Witness of stupidity

The media outlets seem to want to mask the reality with an annoying absurdity

An elder looks at a model photographed by a journalist down town in Dublin in March 2007. © Albert González Farran / Photocall Ireland

An Irish model with top and miniskirt is displayed before photojournalists to promote an art exhibition. It heppens in Dublin city center, in March 2007, when the cold still clogs the bones of all dubliners. Coated with a winter jacket and a hat, an elder smokes pipe and looks at the scene of the model with a face of some contrariety. He does not know if photographers want to enhance that Nordic beauty, or hide the mediocrity of the painting she wants to promote. With his eyes, the elderly witnesses a scene that he does not know if it is totally real, and he doubts whether it is him who is out of place. I considered that look was the most important moment. It happened few seconds before the old man took his cane and went out of the scene.

The Irish press in those years (and I guess still now) was full of images of handsome and half-naked models, famous actors and actresses or television characters, who gave their faces for superfluous stories or even commercial promotions that appeared in front pages. Those photographs were the facade that concealed the real garbage of the country. Alcoholism and high drug use, especially among the marginal young sectors, revenges among gangs, the ultra-Catholic conservatism pressing politics and people’s decisions, the difficulties to understand the separation of Northern Ireland… not much media was echoing this. What they were looking for, especially the so-called ‘tabloids’, was to distract with stupidities that forced readers to think little (or not at all).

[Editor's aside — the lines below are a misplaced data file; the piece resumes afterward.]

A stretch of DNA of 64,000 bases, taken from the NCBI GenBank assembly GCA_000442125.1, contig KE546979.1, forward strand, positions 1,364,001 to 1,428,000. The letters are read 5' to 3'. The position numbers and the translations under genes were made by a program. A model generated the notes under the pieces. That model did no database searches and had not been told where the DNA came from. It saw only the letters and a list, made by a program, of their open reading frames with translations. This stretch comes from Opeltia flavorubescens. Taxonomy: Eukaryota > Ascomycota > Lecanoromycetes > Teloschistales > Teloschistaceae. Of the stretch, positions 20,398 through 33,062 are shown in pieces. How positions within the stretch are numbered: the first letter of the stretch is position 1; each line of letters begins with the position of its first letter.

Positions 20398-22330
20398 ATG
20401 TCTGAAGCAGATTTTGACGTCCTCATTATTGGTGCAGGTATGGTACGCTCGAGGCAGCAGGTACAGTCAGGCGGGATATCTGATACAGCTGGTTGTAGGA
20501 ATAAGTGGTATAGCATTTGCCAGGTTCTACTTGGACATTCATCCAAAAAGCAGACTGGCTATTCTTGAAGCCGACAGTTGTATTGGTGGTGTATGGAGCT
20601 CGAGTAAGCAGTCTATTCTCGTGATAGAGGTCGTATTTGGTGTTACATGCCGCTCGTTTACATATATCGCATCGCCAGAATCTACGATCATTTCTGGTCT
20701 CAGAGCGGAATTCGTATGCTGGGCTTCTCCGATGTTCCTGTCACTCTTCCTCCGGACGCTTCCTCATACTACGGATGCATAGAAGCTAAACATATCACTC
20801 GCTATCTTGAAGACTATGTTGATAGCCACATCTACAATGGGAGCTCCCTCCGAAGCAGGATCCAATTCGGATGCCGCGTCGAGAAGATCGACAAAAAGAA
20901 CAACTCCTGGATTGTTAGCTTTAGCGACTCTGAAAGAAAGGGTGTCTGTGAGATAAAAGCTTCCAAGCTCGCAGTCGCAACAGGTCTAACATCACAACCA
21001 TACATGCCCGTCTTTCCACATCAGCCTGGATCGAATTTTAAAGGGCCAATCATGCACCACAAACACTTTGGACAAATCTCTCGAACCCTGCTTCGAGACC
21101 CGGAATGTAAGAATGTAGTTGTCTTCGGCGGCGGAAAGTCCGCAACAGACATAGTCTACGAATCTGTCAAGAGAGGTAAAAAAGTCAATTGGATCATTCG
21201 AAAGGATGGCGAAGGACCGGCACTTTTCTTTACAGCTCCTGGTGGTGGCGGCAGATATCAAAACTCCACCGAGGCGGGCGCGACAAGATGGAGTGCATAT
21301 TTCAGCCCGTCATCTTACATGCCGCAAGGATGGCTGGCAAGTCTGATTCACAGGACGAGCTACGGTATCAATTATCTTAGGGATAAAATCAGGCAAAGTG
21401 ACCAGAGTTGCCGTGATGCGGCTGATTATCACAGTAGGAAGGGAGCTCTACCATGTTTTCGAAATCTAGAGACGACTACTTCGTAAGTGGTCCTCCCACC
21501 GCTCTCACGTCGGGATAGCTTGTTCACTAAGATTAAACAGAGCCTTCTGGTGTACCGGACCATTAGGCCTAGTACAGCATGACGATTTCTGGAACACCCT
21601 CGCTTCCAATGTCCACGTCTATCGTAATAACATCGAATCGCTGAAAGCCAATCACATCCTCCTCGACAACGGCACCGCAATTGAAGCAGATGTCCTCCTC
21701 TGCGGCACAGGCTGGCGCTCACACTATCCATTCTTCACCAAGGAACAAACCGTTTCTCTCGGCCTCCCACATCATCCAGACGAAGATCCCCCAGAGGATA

Yes. During I spent some months in Dublin, and I also had to go to many of these stupid photo calls where the celebrity stood out above the main reason of the event. Sometimes, I had to queue behind other photographers who waited for their turn to spend some exclusive minutes with the model. Some of them, jealous of their creativity, did their best to hide their photographic idea from others. Many got upset if anyone copied their idea. As they didn’t want to share the Pulitzer prize with someone who did not deserve it.

It must be said that those demonstrations of jealousy emerged technically nearly perfect images. And it was where I had one of the best photography schools in my career: an light impossible to improve, perfect compositions, people looking great to the last detail…. But many of these wonderful photos were empty inside. And that old man, who looked at the model with disbelief, believed that stupidity did nothing to do with the reality he knew.

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